Mark Bradford - Contemporary Art Part II New York Thursday, May 12, 2011 | Phillips

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  • Provenance

    Finesilver Gallery, San Antonio

  • Exhibited

    San Antonio, Finesilver Gallery, Mark Bradford: that wasn't my car you saw, Kathryn Spence: New Works, Augusto Di Stefano: New Works, April 12 - June 15, 2002

  • Catalogue Essay

    Bradford’s myriad practices – in their promiscuity, in their exultation of the fragment, in their obstinate refusal to provide comforting or easy answers to the concerns he addresses – create allegories that are at once formal, political, personal and psychological. His psycho-geographies and interventions insist upon the infinitely mutable qualities of urban space. The issues at stake – class, ethnicity, race, economic participation – are not quantifiable, not concrete, and not givens. Instead they are overlays, points-of-view, tools that weave in and out of one another in ways unexpected and contingent. In that sense, Bradford’s indecipherability and his promiscuity with respect to form and content become allegory’s breeding ground. At the end of the day, this breeding ground leaves us questioning more than we did at the beginning. It also ignites our desire, making us want still more.

    (Steven Nelson, "Mark Bradford's Allegorical Impulse," in Mark Bradford, exh. cat., Sikkema, Jenkins & Co., New York, 2006, n.p.)

  • Artist Biography

    Mark Bradford

    American • 1961

    Now acclaimed worldwide, Mark Bradford was first recognized on the contemporary art scene in 2001, following the inclusion of his multi-layered collage paintings in Thelma Golden’s Freestyle exhibition at the Studio Museum in Harlem. The groundbreaking exhibition introduced him alongside 27 other emerging African American artists as part of a generation of "post-Black" artists who sought to transcend the label of "Black artist”, while still deeply exploring and re-defining the complex notions of blackness. Bradford’s ascent has been as awe-inspiring as it is deserving: from critical attention in Freestyle, to his first solo show at the Whitney Museum of American Art, New York in 2007, to his installation at the 2017 Venice Biennial as the first African American artist to represent the United States.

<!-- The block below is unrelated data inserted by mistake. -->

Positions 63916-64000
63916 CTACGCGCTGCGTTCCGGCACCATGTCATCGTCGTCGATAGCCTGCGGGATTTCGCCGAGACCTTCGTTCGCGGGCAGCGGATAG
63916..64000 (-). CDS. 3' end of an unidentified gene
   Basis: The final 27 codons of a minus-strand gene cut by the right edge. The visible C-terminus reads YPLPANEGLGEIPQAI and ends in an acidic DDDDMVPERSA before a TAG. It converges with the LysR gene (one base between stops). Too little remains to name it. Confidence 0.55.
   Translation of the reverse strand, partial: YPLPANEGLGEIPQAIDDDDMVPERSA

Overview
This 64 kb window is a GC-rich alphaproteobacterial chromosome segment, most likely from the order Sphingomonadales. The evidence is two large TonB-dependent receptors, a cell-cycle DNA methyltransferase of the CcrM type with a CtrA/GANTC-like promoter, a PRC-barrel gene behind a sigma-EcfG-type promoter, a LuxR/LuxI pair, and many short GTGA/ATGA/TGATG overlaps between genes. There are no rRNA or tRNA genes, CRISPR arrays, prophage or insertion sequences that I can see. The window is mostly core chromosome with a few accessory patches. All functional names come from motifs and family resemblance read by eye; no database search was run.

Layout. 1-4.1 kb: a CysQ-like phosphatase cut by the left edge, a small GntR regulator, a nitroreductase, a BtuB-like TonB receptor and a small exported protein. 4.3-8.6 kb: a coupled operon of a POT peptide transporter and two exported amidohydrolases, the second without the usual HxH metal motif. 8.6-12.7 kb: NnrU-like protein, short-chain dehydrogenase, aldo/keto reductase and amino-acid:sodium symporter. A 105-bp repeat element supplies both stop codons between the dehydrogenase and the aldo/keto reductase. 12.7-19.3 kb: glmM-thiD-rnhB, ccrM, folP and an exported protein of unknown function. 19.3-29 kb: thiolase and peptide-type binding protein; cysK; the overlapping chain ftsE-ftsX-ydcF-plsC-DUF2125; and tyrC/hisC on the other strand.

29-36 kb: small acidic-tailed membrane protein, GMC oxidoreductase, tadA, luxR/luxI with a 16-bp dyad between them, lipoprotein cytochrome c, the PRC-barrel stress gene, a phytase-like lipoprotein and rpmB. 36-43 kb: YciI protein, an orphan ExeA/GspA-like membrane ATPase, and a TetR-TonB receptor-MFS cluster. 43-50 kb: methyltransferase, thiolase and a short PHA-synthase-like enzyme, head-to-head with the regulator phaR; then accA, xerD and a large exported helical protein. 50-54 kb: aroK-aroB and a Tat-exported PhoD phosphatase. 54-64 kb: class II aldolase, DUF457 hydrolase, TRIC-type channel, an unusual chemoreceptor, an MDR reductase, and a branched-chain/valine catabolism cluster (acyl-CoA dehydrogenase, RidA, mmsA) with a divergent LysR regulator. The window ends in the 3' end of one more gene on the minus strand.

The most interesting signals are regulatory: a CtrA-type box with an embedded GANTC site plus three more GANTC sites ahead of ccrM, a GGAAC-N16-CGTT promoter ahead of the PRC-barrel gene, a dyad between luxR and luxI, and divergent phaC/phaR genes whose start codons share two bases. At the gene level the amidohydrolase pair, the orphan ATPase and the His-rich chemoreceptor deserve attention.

Critical of the ways in which the annals of art history divorced abstract art from its political context, particularly when looking at the Abstract Expressionists working in the 1950s, Bradford has endeavored to “make abstract painting and imbue it with policy, and political, and gender, and race, and sexuality”. Bradford’s pursuit of what he has termed “social abstraction”, that is, “abstract art with a social or political context clinging to the edges”, is deeply indebted to his choice of materials that allow him to imbue his works with a proliferation of readings, from art historical, to political, to autobiographical.

    Bradford’s choice of material has always been deeply connected to his biography and everyday existence. While Bradford’s early work utilized end-papers, the use of which was inspired by time at his mother’s hair salon, in the mid-2000s the artist shifted towards using paper material sourced on the streets of his immediate neighborhood in South Central Los Angeles. Despite the fact that Bradford is known for making paintings out of found printed material, his works only reveals glimpses of their original documentary intent. Working in the lineage of the Dadaists and the Nouveau Réalisme movement, Bradford honed a refined technique of a décollage, a process defined by cutting, tearing away or otherwise removing, pieces of an original image.

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Am i losing you...

Mixed media on canvas.
72 x 84 in. (182.9 x 213.4 cm.)
This work is accompanied by a certificate of authenticity.

$250,000 - 350,000 

Sold for $506,500

Contemporary Art Part II

13 May 2011
New York